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The introduction of metal working can be dated to around 2000BC in Britain, and signified the arrival of the Bronze Age, which was already in full swing in Europe. Although not certain, it is generally thought that the new bronze tools and weapons identified with this age were brought over from the continent by the Bell Beaker Folk, so called because of their distinctive bell shaped pottery drinking vessels. They probably came up through Cornwall, which at the time had rich deposits of copper and tin, and readily mixed with any new culture they encountered, including the Neolithic farmers they found in Britain. These people were not only skilled potters producing fine earthenware vessels, but also bought with them the skill and knowledge of producing and using bronze, and Bronze was a metal hard enough to hold an edge, and that meant a revolution in tools and weapons.

The first items were produced about 2,000BC in gold, then in copper. Both metals were too soft to produce goods of great practical use, and the objects made must be considered as luxury goods owned only by the wealthier members of society. The situation was made worse by the introduction of metalworking to Britain from the Continent. A more durable product resulted when copper was combined with tin to produce bronze, giving rise to the name of this period, the Bronze Age. An elite warrior class can be distinguished at this time, seen mainly through their burial customs. When members of this class died, they were usually cremated and their ashes placed in urns. Large mounds were built over the remains and examples of these are what we see on Witheridge Moor and Dart Raffe Moor, as well as Gibbet Moor and near Gidley Cross. The mounds are generally known as barrows, and from examples excavated elsewhere many exotic and prized possessions were found with the remains, underlining the fact that these were the tombs of the uppermost class of Bronze Age society.

None of the local barrows have been investigated - at least, not legally! - So we have no clues as to who lies buried there. Their survival in large numbers on higher ground could be just due to the fact that in most cases this land has not been used for agricultural purposes; therefore they have remained largely undisturbed. They also probably served as boundary markers between different tribal groups, and could have been placed so that the spirits of the dead warriors were thought to defend the territory of the tribe.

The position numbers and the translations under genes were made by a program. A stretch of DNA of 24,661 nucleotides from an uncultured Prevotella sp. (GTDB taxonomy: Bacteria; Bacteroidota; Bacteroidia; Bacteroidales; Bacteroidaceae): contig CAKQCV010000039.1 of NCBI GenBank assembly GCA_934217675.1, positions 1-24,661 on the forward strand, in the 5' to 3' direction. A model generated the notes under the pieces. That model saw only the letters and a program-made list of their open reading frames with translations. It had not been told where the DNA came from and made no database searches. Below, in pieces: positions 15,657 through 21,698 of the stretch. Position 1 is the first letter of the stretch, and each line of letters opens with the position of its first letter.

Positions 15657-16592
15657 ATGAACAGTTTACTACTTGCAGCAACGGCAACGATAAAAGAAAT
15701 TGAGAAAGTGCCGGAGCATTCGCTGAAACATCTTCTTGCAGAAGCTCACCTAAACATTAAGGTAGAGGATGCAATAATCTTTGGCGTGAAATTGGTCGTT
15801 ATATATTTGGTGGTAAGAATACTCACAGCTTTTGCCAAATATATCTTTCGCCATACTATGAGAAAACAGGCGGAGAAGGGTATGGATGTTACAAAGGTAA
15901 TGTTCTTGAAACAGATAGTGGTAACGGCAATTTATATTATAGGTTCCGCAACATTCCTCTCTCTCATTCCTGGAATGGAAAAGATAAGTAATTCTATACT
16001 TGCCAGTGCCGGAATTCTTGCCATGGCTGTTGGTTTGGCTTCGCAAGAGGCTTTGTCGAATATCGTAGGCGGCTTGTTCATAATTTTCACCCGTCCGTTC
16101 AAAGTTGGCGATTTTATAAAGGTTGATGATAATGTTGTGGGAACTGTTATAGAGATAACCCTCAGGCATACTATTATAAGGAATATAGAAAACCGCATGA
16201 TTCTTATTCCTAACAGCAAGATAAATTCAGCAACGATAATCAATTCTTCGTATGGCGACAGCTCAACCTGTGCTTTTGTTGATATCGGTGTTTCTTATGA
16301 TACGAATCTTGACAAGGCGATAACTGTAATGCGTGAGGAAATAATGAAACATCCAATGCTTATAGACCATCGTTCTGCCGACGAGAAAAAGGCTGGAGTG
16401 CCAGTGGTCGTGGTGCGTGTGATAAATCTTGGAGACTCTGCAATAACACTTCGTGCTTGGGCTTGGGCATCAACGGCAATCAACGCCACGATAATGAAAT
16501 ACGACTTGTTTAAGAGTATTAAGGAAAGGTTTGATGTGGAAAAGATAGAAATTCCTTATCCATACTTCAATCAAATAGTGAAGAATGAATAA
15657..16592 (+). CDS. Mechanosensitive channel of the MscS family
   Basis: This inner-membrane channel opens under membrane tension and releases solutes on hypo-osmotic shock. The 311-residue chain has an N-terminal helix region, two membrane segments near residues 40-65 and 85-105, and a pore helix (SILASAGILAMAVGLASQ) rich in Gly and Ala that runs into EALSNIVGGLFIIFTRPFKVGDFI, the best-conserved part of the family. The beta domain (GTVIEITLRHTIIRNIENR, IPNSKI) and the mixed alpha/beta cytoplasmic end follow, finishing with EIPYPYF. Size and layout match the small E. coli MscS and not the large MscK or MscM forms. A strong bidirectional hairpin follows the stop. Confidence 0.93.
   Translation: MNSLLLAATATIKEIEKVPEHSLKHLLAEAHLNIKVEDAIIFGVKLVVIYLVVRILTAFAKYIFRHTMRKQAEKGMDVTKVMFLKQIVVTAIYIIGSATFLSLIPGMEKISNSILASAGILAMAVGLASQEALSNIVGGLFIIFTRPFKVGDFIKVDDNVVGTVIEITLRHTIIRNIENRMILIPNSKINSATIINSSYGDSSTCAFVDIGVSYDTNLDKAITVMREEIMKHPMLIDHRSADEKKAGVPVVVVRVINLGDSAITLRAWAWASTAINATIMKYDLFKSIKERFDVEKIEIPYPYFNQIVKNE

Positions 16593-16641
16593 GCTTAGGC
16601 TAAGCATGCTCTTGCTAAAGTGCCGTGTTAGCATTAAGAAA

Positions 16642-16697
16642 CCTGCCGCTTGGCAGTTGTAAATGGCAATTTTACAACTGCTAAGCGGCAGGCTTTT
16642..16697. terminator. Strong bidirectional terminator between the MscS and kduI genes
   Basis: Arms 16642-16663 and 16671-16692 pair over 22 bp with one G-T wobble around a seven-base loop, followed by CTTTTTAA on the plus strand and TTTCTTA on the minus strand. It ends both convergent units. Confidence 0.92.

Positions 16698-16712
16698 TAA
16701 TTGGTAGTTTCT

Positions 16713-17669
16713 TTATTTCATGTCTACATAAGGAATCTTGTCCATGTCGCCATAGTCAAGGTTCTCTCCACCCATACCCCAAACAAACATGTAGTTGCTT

Textile production had also started by this time. Women wore long woollen skirts and short tunics, whilst the men wore knee length wrap around skirts or kilt like woollens, as well as tunics, cloaks and even one-piece garments. They were also clean-shaven, long-haired and wore round woollen hats. The standard farming household consisted of two houses, a main living house and an outhouse for cooking and textile production. The dead were cremated and buried in small cemeteries behind each settlement. The large burial sites of the early Bronze Age were a thing of the past. The land was now too important for agricultural use. During the Neolithic Period, the burial rights tended to be collective, with all the members of a group being buried together over a long period, in one site (long barrows, chamber tombs etc.). With the arrival of the Bronze Age this changed and we saw the introduction of cremation of the dead and burials in round barrows, often with their prized possessions.

Examples of these mounds or barrows can be seen on Witheridge Moor, Dart Raffe Moor, and Gibbet Moor, and also near Gidley Cross. None of these local barrows have been investigated, at least legally, so we have no idea as to who lies buried there. Their survival in large numbers on higher ground could be due to the simple fact that in most cases this land has not been used for agricultural purposes, therefore they have remained largely undisturbed.